Man with ties to murder is arrested for drugs

February 21, 2008 1:41:32 PM PST
A former administrator at Saint Joseph's University and a potential witness in a 2006 killing was jailed in Montgomery County on drug charges.

Detectives investigating allegations of a sexual assault found drugs last week in the Narberth apartment of F. Bruce Covington.

Covington, who was being held Thursday on $500,000 bail, is a possible witness in the 2006 murder of a college intern in a Delaware County home.

In the recent sexual assault case, a 27-year-old man told detectives that a man named Bruce gave him drugs and assisted with an injection.

Investigating the Feb. 8 assault, Narberth police searched Covington's apartment on Feb. 12 and found about 3 to 4 grams of suspected crack cocaine, 3 to 4 grams of suspected crystal methamphetamine, a small amount of marijuana and drug paraphernalia, according to a police affidavit. Authorities then filed more than 100 drug-related counts against Covington.

Covington, 57, has admitted he was inside a house in Glen Mills in September 2006 around the time Jason Shephard, a 23-year-old intern from North Dakota, was allegedly drugged and killed.

Covington has not been charged in Shephard's death. He has told police he was asleep in the basement at the time Shephard died.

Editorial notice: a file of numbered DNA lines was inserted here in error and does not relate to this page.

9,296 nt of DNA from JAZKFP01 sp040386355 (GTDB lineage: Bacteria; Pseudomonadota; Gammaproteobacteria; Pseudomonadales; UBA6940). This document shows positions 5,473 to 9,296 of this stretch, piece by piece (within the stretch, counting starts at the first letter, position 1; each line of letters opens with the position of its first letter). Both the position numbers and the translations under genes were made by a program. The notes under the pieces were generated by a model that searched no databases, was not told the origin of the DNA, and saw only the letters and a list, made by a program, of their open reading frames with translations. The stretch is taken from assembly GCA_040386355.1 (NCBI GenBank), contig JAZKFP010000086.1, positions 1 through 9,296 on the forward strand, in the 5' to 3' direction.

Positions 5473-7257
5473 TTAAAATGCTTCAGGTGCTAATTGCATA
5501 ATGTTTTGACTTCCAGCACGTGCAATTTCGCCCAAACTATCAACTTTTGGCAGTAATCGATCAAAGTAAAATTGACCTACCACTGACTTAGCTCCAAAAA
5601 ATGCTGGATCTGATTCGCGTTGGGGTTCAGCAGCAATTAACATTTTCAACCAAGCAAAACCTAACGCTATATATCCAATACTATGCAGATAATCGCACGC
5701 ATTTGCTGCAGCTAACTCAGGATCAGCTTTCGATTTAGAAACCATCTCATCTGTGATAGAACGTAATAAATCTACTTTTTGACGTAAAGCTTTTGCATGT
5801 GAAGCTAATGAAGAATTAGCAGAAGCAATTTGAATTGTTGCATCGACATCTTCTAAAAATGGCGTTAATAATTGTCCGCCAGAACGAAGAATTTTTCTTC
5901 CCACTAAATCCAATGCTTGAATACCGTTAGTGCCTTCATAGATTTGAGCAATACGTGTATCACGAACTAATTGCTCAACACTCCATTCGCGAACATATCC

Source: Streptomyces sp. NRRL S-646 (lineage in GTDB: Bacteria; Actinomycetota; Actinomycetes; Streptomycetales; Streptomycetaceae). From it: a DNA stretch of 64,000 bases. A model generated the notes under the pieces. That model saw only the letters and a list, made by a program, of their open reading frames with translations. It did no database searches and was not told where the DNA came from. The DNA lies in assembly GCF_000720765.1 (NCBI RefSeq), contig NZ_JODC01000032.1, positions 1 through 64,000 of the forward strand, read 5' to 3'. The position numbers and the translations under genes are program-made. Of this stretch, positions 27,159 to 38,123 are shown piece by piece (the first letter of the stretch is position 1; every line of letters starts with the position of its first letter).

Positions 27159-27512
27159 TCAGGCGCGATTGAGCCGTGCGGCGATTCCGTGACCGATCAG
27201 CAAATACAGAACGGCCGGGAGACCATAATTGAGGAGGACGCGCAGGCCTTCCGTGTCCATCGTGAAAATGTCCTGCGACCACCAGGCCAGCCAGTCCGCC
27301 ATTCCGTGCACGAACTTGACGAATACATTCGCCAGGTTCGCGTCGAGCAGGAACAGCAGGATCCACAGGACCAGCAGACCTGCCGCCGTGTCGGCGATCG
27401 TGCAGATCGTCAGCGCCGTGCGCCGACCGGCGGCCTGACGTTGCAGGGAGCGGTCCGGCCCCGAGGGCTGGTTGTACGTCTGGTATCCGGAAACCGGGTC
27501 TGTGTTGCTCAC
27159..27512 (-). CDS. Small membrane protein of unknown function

The homeowner, William Smithson, is awaiting trial on a first-degree murder charge in which he faces the possibility of being sentenced to death.

Smithson's attorney says Covington supplied methamphetamines and GHB to Smithson and Shephard, and injected his client in the hours before Shephard died.

Authorities believe Smithson slipped Shephard a date-rape drug and then strangled Shephard when he rejected Smithson's sexual advances.

Shephard was a college student and track athlete from Cavalier, N.D., who was in suburban Philadelphia on a short business trip with Daktronics Inc., a South Dakota-based company that makes stadium scoreboards. Smithson was a local manager for the company.

There is a gag order in effect barring Smithson's attorney G. Guy Smith, Covington's attorney Steve Leach and Assistant District Attorney Thomas Lawrie, as well as anybody else connected with the Smithson case, from making any out-of-court comments.

A Saint Joseph's spokeswoman says Covington, who did fundraising, no longer works there.